I had time to catch up with Terrel Hale, one of the top sports massage therapists, located in Washington D.C. Terrel also has had the unique experience working some top events in the US. He just returned from working the weekend at the Nike Prefontaine Classic in Oregon and had time to answer a few of my questions.
Terrel, how long have you been involved in sports massage? Do you have a sport of focus?
I have been practicing since 2004, when I went to the summer games in Athens as a volunteer sports massage therapist. I work mostly with runners and triathletes, but have tennis players and winter sports athletes like bobsled and skeleton. Mostly though, it is runners!
Since 2004, has your therapy techniques evolved?
My work has evolved from my training at the Potomac Massage Training Institute, my study of gross anatomy and my training in both active isolated stretching and active release techniques. I combine all of these to form a holistic session and approach to recovery and injury prevention.
Would you say you have a philosophy for your treatments?
My philosophy in treatment is the integrated approach of mind and body that Plato believed in. I started a PhD program in Mind Body Medicine with an emphasis on practice. The program at Saybrook University in San Francisco espouses these same principles of integration I believe in and try to practice with the athletes I work with. I have started using the mental aspect of training with my clients that includes both motivation and imagery. I am currently writing a paper on elite performance and imagery.
What might a session with you be like for an athlete who comes to your clinic in DC
I use the same skill set and principles for ordinary weekend warriors as I do with the elites I’ve worked with or am working with. There is no difference. A good principle or technique is a good principle or technique!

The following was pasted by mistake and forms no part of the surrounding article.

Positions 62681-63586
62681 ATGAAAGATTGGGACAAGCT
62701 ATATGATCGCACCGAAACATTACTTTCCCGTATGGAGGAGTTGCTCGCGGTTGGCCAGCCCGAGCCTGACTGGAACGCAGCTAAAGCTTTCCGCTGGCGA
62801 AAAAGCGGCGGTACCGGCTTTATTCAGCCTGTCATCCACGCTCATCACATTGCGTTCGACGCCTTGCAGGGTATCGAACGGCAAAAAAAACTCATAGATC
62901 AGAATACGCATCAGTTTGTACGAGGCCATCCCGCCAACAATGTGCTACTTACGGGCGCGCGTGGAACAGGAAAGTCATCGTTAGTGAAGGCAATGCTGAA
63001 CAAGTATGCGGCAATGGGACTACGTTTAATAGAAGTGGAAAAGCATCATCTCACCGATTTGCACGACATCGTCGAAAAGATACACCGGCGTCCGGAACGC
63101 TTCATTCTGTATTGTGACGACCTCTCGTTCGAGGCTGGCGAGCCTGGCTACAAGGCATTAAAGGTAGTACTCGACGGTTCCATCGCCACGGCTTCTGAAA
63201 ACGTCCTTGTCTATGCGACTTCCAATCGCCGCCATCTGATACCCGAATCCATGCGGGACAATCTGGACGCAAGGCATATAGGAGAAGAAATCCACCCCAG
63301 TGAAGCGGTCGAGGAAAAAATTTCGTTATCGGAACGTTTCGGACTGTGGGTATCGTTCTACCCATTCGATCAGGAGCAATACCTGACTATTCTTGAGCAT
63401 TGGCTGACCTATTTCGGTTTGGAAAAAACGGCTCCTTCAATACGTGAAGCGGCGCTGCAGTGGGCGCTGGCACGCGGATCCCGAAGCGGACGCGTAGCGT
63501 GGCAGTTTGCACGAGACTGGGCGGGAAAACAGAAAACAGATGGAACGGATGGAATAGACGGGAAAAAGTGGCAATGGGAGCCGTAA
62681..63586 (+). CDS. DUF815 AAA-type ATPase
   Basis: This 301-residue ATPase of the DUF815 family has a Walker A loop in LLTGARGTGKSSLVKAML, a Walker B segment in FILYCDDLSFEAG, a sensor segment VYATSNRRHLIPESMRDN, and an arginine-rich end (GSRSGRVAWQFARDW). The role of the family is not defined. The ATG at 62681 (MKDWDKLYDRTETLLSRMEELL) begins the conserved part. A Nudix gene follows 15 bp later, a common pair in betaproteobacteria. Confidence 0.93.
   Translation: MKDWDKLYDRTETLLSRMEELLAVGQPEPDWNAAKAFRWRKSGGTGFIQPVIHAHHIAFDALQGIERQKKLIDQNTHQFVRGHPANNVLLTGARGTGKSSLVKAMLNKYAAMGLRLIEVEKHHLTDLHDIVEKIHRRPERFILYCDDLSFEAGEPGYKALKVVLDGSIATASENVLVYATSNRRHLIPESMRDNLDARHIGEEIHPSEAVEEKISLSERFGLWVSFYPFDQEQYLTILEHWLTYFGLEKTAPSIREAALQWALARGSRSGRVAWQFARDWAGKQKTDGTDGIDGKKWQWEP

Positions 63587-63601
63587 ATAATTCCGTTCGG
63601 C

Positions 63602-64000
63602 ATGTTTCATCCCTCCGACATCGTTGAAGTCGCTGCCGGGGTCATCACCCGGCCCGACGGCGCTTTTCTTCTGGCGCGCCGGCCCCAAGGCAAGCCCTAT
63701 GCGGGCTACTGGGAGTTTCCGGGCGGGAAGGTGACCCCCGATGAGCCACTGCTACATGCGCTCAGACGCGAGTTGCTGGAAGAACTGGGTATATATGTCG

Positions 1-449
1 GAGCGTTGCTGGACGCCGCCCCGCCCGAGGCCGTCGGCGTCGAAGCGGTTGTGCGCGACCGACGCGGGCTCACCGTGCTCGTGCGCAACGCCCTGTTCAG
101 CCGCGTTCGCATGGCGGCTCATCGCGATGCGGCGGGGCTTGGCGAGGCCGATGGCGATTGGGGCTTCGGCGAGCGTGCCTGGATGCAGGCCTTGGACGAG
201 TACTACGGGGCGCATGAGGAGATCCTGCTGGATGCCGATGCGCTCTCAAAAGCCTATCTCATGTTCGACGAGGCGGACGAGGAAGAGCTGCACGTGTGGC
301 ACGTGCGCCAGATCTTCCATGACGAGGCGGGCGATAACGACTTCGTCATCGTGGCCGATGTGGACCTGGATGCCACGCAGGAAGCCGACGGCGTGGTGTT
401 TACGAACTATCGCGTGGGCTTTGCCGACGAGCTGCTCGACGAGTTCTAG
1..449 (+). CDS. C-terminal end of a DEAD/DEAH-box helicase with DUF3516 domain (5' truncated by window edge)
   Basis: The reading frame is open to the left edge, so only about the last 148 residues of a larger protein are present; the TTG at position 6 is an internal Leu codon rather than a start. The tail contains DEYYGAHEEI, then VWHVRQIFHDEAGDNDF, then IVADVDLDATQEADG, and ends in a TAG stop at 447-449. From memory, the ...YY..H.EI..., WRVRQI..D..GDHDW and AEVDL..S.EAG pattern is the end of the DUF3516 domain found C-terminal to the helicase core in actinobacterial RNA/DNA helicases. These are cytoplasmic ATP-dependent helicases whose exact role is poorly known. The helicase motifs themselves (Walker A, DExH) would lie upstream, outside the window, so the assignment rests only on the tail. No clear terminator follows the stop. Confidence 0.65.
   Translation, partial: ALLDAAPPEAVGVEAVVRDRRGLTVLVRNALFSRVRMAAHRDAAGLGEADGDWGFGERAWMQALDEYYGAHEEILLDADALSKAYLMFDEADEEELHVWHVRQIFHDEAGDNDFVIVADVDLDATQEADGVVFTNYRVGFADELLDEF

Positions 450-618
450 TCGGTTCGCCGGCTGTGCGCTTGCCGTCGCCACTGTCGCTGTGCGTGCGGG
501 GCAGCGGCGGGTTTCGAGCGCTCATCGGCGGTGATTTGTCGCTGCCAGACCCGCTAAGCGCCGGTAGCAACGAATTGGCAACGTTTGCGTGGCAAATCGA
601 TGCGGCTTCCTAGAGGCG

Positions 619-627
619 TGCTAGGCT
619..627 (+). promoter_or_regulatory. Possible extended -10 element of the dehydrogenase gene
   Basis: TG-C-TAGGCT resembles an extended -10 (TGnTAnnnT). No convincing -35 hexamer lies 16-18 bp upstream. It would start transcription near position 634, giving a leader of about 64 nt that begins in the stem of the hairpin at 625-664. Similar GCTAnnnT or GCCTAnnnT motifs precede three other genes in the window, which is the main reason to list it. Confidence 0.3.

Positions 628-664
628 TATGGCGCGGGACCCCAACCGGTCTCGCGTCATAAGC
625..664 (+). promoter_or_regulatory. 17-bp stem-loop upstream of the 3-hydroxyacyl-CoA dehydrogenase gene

You have been involved with many races across the country, including the Athens Olympics, Pre Classic, Cherry Blossom, and Boston Marathon to name a few. How did you get involved in those events?
Like a lot of things my own involvement with the races I go to comes from the ground up, from the people I know or have met. One thing leads to the next. In the world of sports massage at the races I work at most the therapists know each other. The bigger races like Boston have a place in their web page for massage volunteers.
How do you know which athletes you get to work with and how much time do you have with them?
Usually there is a point person to greet the athletes and point them to the available table. This is common at most of the bigger races like Iron Man
In your experience with runners, is there a common treatment request you get from them?
Most of the runners have issues with their hip flexors and tensor fascia latae and or gluteus medius. I worked on Joanie Bennet Samuelson at one Cherry Blossom race. She had an issue with her gluteus medius and I used the ART protocol for that and she set a course record for her age group. After the race, I was able to locate ART providers in and around Portland, Maine for her.
Many athletes have limited therapy access due to funds, or other reasons. In these big race events when you have limited time with the athlete, how do you handle situations where more work is needed on areas? Do you alter your treatment at all?
Usually there is limited time so I focus on what the runner asks me to work on. I alter my treatment based on the runner’s need as any other therapist world. Most often the runner knows her or his body best.
At big events, are any post-race treatments provided?
Usually there is post race or event massage offered for athletes.
I notice you have a twitter (@TerrelHale), Facebook, and a website (www.Georgetownsportsmassage.biz). Do you keep in touch with athletes after working with them?
I have a social media presence. The runner may choose to they stay in touch with me on either twitter or Facebook. Social media for me is a way for these runners to contact me and make appointments.
Terrel, thanks so much for your time. It was great to hear about some behind the scenes info that is often not publicized.
For more information on Terrel, check him out on Facebook, Twitter @TerrelHale, and www.Georgetownsportsmassage.biz
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